## Cohen’s d: what standardiser to use?

In a previous post we learned about Cohen’s d, a standardized measure of effect size. In this post we will learn why it is important to consider what value is being used to standardize our effect size. Cohen’s d and the standardiser The basic formula to calculate Cohen’s d is: d = [effect size / relevant standard deviation]. The denominator

## Cohen’s d: a standardized measure of effect size

Various tools, scales and techniques are available to researchers to quantify outcome measures. Some of these tools are familiar, like a weight scale to measure weight loss over the course of an exercise program. Others are less familiar and are only understood by those working in the same field. Furthermore, different outcome measures can be calculated from the same data.

## Independent t-test as a linear model in R

My last two posts have shown how to perform an independent t-test in the R programming language and the Python programming language. For those of you who are familiar with statistics, you likely know that an independent t-test is equivalent to performing an one-way analysis of variance on the data. What you may not have realised is that both these

## Independent t-test in Python

In a previous post we learned how to perform an independent t-test in R to determine whether a difference between two groups is important or significant. In this post we will learn how to perform the same test using the Python programming language. Along the way we will learn a few things about t distributions and calculating confidence intervals. dataset.In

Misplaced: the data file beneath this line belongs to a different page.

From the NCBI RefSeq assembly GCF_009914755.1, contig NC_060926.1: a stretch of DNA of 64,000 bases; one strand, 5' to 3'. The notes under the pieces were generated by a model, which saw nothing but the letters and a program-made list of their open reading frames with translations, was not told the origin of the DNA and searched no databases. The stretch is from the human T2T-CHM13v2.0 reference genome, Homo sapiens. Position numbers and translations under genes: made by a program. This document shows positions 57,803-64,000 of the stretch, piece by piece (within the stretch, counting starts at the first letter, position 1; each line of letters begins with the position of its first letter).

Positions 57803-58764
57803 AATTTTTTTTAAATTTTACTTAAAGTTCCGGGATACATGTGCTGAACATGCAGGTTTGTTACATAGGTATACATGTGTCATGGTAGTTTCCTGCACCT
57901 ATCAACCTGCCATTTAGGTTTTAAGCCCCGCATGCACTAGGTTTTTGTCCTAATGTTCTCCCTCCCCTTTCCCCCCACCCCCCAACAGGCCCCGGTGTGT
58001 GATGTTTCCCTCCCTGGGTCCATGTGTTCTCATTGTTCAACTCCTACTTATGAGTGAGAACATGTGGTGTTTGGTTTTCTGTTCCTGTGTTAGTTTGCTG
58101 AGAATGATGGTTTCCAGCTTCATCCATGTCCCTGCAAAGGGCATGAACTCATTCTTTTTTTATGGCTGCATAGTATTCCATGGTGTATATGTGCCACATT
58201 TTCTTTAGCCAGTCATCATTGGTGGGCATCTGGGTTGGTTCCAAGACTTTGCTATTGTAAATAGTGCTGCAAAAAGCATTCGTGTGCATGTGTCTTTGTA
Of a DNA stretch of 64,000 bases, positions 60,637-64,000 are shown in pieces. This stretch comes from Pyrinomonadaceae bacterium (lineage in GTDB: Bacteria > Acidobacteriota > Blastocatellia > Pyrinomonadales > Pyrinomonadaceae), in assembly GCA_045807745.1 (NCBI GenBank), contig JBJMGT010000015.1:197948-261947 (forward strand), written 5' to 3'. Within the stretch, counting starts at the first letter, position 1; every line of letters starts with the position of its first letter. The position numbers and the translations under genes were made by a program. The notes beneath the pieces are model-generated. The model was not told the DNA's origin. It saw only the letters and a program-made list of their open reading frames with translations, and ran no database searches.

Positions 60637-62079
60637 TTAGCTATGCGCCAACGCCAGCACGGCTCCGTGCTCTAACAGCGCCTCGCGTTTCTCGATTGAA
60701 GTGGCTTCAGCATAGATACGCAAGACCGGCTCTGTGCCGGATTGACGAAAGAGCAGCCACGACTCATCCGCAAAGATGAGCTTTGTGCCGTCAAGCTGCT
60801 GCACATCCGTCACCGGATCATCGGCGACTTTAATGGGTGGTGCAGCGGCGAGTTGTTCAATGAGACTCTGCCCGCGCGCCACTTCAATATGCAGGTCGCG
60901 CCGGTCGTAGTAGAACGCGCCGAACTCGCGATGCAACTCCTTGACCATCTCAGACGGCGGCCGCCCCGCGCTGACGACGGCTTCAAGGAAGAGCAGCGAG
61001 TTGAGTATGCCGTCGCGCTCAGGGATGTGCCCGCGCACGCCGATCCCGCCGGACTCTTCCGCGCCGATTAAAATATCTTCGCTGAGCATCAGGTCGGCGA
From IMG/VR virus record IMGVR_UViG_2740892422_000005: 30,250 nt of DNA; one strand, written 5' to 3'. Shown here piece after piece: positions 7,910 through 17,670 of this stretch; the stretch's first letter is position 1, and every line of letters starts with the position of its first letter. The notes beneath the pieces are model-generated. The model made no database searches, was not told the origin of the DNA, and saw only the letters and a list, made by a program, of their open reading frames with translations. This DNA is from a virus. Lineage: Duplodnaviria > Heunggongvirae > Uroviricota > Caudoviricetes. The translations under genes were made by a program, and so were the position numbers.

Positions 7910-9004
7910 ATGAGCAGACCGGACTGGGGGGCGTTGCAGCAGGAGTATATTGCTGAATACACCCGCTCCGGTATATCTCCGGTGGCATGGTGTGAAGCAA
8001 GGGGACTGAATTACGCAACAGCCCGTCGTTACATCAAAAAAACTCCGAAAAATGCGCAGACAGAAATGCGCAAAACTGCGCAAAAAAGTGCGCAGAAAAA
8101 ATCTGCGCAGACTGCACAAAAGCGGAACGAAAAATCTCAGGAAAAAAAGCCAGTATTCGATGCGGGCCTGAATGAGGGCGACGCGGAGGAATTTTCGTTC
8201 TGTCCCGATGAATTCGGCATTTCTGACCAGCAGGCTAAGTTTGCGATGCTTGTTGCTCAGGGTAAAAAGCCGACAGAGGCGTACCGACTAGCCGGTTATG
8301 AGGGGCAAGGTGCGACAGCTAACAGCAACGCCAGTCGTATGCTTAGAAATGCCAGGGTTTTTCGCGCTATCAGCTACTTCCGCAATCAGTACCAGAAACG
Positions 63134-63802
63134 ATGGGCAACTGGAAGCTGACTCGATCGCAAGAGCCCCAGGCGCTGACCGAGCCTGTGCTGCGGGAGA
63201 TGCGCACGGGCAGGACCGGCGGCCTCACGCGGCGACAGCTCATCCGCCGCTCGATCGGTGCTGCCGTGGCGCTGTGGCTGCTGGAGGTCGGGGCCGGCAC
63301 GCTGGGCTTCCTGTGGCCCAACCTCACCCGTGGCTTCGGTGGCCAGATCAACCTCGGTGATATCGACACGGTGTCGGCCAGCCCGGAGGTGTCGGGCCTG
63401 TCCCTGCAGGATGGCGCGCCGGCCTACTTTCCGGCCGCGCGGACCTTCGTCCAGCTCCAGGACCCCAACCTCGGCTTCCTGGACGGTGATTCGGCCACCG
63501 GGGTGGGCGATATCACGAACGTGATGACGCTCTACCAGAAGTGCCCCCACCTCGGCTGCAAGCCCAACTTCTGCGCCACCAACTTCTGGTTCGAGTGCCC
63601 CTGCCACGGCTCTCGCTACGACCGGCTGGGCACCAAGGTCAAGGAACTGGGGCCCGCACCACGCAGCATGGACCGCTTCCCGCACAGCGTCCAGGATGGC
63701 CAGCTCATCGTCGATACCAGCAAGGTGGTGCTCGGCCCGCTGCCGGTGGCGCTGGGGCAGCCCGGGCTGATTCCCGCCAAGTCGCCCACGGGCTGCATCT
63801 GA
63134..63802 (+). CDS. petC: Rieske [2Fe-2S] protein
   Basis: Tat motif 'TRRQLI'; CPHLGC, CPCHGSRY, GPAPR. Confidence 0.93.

## Independent t-test in R

As scientists, we often want to know if the difference between two groups is important or significant. For example, you may have data on leg strength from students who came to class wearing dress shoes or running shoes. How would you decide if there was a difference in strength between these two groups? How would you quantify the size of

## Research funding: let’s play the lottery!

Last year, Fang & Casadevall (2016) wrote an editorial entitled Research Funding: the Case for a Modified Lottery highlighting the chronic and severe lack of research funds and the resistance to change how these funds are allocated. While their proposal may seem drastic, especially to the lucky 10% or so who get their grants funded, the arguments put forth by